As mentioned by Brian, the federal version of the DREAM Act is up for a vote today. The bill would set on a path to legal status those children of immigrants who enlist in the military or enroll in college. Yesterday, college students who would benefit from this program were on Capitol Hill, lobbying Congress for passage. Tom Tancredo, noted jerk, called for the arrest of the students.
Democrats were planning to hold a press conference today featuring three college students whose parents came to the United States illegally in order to promote the DREAM Act. But the event was postponed after anti-immigrant Rep. Tom Tancredo (R-CO) called on the Immigration and Customs Enforcement Agency to arrest the three students:
“I call on the Immigration and Customs Enforcement Agency to detain any illegal aliens at this press conference,” said Tancredo, who claims to have alerted federal authorities about the well publicized press confrence. “Just because these illegal aliens are being used for political gain doesn’t mean they get immunity from the law. If we can’t enforce our laws inside the building where American laws are made, where can we enforce them?”
They eventually held the press conference anyway and nobody was arrested. Tancredo is not only being callous here, he’s being ignorant. One of the students has permanent residency status, and another cannot be deported because she exists in a kind of legal limbo. Her name is Tam Tran.
Tam Tran, whose Vietnamese parents came illegally to the US from Germany, has lived in the US since she was ten, is a UCLA graduate who wants to pursue a PhD at USC, but can’t because she can’t afford further schooling without federal student loans. The government can’t deport her family back to Vietnam because her father was persecuted by the communist government there, but the German government won’t take them back either. Tran said today she is in “permanent legal limbo.”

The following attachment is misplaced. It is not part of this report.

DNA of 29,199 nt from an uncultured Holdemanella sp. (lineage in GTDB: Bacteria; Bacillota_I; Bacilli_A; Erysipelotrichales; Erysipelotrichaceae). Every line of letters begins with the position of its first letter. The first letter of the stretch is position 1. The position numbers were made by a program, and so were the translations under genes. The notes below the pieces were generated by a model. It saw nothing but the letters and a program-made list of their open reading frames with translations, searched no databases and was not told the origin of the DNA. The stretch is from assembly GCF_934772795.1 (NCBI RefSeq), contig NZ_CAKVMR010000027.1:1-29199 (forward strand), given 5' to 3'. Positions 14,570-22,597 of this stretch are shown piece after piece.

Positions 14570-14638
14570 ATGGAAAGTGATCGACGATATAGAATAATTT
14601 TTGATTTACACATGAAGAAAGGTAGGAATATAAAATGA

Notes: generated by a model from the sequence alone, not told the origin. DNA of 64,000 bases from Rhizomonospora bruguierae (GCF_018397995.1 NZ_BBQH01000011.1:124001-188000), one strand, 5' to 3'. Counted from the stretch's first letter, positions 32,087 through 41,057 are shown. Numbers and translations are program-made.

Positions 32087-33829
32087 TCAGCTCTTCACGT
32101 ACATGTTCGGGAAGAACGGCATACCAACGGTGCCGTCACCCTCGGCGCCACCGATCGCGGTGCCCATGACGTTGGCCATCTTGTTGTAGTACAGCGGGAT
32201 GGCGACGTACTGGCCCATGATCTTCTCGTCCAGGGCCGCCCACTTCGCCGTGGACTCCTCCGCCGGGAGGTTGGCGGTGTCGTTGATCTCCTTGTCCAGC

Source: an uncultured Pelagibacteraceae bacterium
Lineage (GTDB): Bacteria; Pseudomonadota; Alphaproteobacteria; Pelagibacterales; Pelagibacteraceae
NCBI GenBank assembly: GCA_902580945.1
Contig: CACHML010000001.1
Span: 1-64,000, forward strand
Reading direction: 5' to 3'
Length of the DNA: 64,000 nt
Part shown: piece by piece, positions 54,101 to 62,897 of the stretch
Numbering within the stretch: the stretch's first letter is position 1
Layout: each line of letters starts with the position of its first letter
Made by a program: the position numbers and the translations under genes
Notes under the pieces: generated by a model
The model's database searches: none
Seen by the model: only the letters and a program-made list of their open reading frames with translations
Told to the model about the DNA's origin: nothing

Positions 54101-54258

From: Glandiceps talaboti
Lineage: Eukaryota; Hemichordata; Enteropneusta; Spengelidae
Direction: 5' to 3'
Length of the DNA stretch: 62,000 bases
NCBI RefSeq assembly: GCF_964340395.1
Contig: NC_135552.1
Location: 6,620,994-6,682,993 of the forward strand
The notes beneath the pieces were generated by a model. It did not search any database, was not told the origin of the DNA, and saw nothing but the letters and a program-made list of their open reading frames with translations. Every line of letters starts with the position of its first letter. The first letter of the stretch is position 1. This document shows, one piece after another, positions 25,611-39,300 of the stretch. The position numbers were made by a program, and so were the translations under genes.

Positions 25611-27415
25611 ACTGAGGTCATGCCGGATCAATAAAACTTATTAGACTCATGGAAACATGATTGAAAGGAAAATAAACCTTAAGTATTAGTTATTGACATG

The last time Tran spoke out in support of the DREAM Act, in an article in USA Today on October 8, her family was detained by the ICE.
Just three days after the article appeared, federal officers entered her home in the middle of the night and forcibly arrested her family. Tran’s family was detained on a “years-old deportation order,” even though they have been in regular communication with immigration officials for almost 20 years since arriving in the United States.
Rep. Zoe Lofgren (D-CA), chair of the immigration subcommitee, equated the family’s arrest to “witness intimidation” and accused Immigration and Customs Enforcement (ICE) officials of targeting the Tran family because Tam “testified before Lofgren’s panel earlier this spring.” Earlier this week, USA Today spoke with Lofgren about the Tran family’s arrest:
“Would she and her family have been arrested if she hadn’t spoken out?” Lofgren said of Tran, who was not at home for the raid but has been asked to report to Immigration and Customs officials next week. “I don’t think so.”
This is shocking behavior for the ICE to undertake, and not only does it show the price for dissent in Bush’s America, but it shows how convoluted our immigration system is in the absence of a comprehensive solution. You can punish immigrants, who have no political power, or you can punish companies who hire the undocumented, who have loads of political power. In this case, the solution is clear; allow students who have known no other home to contribute to the country in which they were raised. Brian has the numbers; light ’em up.